But anarchism is a specifically class-struggle politics - by putting "anarcho-individualism" in the same boat as say, anarcho-syndicalism or anarchist communism, you're creating a fuzzy category that doesn't really cohere, whose sub-ideologies have at best superficial commonalities (i.e. opposition to capitalism and the state.) Class-struggle anarchism, the only type of anarchism if we are to commit ourselves to a clear and useful definition of the word, sees a meaningful individuality as emerging from social solidarity. Compare this to the individualists, who seem to define individuality as standing against others and freedom emerging from lack of constraint by others. Individualism and class-struggle anarchism are two completely different worldviews, despite superficial similiarities. As I said, "anarcho-individualism" is closer to classical liberalism than to the broad socialist/labor tradition (which encompasses anarchism.)

The result of trying to force two quite different ideologies into one label contributes to the common perception of anarchism as incoherent and self-contradictory. Black Flame makes a good argument in favor of limiting the definition of "anarchism" in the interests of getting to the essence of the movement and understanding its claims.

It's like you didn't even read my message. I've clearly mentioned the definition of anarchism and explained what it means for anarchists to be individualists/ collectivists politically and/or philosophically.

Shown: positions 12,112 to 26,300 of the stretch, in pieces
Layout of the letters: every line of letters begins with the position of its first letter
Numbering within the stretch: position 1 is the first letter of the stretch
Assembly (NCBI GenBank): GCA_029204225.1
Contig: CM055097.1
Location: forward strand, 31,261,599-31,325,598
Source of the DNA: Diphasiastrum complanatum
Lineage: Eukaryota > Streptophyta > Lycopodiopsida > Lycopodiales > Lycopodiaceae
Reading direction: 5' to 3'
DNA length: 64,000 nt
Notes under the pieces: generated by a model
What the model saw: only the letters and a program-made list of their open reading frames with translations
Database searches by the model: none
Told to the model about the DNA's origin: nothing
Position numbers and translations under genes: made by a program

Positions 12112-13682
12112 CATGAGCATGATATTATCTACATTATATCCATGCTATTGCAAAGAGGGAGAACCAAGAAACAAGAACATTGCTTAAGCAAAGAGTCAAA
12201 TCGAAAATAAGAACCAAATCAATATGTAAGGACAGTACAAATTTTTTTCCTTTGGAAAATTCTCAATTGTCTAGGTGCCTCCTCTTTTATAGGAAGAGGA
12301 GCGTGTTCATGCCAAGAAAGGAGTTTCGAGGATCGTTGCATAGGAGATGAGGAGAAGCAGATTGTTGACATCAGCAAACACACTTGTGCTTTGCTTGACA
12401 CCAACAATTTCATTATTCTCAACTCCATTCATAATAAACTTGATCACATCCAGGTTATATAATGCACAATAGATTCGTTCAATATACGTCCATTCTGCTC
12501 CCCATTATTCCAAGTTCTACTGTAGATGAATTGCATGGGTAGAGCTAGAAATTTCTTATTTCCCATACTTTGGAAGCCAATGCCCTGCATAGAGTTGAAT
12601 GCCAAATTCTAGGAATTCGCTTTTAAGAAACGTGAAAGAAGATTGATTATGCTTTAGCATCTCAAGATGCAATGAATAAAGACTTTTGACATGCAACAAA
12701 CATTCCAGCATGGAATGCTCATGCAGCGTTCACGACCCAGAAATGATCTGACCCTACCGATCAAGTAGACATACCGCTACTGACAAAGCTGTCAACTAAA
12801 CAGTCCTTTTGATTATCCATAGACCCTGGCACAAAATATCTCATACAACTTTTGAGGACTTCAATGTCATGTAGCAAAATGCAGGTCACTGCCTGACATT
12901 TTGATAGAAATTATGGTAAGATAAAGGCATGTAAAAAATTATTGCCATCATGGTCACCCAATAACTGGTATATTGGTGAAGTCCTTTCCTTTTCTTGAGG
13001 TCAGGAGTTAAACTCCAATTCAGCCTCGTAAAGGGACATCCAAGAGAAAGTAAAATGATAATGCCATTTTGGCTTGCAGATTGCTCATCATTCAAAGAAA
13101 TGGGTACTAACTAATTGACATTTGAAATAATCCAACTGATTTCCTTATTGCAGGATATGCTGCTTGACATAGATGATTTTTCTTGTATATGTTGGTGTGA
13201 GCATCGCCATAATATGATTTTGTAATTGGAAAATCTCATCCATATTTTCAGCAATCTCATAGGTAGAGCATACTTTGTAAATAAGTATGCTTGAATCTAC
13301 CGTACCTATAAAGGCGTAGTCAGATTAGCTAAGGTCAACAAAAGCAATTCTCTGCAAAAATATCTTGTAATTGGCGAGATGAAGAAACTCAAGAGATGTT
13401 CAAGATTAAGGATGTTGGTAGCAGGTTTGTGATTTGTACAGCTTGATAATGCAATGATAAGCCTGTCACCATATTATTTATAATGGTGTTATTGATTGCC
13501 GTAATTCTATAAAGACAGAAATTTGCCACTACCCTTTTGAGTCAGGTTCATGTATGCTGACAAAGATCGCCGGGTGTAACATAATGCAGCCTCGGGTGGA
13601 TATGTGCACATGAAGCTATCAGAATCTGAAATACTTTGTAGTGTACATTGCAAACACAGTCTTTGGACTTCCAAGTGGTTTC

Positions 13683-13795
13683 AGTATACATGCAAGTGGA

You are in fact even more wrong then I explained in the last message, because when push comes to shove, anarchism is primarily an individualist ideology- because if one thinks that tenets of anarchism (no state, no domination, no exploitation) can be violated over some individuals for the benefit of the collective, he is not an anarchist. For example, there's a big difference between anarcho-communists and left-communists, even though we all agree on "no domination", "no exploiation", and even on the prefered method of economic organization in a society free of domination and exploiation (namely- communism), the difference is in the notion of "no state"- anarchists are not for forcing people into communes, we are for free association, and there's no free association if you have only one choice. As Malatesta said: "Imposed communism would be the most detestable tyranny that the human mind could conceive. And free and voluntary communism is ironical if one has not the possibility to live in a different regime - collectivist, mutualist, individualist - as one wishes, always on condition that there is no oppression or exploitation of others."

augustynww
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Aug 26 2014 12:29
greenjuice wrote:
anarchism is primarily an individualist ideology- because if one thinks that tenets of anarchism (no state, no domination, no exploitation) can be violated over some individuals for the benefit of the collective, he is not an anarchist.

but on the other hand if one thinks that there could be egoist violations for the benefit of an individual at the cost of others, the collective, he is not an anarchist either.
So, anarchism is not "primarily individualist"; it's primarily collectivist but it take into account the individual (in contrast to authoritarian or totalitarian communists, leninists/stalinists where individuals are totally subordinated to "collective" in the form of state)

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Aug 26 2014 12:54
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So, anarchism is not "primarily individualist"; it's primarily collectivist but it take into account the individual (in contrast to authoritarian or totalitarian communists, leninists/stalinists where individuals are totally subordinated to "collective" in the form of state)

So, in anarchism, the individual is not "totally" subordinated to the collective, but in a lesser degree? Sorry, but you're talking about left-communism, not anarchism.